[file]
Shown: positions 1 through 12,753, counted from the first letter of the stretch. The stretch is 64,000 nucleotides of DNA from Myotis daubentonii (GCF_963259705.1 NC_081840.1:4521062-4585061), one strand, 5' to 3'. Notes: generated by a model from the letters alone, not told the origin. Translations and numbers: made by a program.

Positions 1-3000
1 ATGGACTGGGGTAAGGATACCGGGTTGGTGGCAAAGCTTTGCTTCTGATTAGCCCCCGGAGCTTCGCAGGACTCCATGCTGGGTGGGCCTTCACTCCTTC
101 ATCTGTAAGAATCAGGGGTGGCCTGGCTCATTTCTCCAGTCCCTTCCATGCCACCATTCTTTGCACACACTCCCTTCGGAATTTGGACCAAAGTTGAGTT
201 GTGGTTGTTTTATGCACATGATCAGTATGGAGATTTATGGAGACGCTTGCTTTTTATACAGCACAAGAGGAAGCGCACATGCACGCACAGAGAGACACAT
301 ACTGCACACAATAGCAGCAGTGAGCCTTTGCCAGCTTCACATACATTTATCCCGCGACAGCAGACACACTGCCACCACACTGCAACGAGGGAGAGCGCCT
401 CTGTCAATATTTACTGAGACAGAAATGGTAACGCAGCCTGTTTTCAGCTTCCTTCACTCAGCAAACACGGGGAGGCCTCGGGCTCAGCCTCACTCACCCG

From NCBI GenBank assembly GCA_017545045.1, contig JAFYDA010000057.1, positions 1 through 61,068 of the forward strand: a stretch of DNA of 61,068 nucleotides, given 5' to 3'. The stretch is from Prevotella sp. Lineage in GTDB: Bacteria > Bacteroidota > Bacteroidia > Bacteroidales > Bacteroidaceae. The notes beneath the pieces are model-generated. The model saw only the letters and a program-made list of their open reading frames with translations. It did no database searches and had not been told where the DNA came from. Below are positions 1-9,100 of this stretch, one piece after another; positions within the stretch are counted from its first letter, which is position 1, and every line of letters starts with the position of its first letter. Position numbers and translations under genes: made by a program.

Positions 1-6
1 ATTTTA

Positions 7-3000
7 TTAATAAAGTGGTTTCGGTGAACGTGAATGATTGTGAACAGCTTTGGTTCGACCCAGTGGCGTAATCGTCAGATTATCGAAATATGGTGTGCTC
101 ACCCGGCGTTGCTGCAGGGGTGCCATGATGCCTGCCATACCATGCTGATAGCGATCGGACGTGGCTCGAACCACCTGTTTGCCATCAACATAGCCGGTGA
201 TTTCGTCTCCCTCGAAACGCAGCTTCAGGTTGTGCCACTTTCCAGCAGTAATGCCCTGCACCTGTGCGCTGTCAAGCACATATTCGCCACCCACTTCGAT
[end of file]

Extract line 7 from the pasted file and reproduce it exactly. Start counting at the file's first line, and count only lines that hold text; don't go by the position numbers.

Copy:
401 CTGTCAATATTTACTGAGACAGAAATGGTAACGCAGCCTGTTTTCAGCTTCCTTCACTCAGCAAACACGGGGAGGCCTCGGGCTCAGCCTCACTCACCCG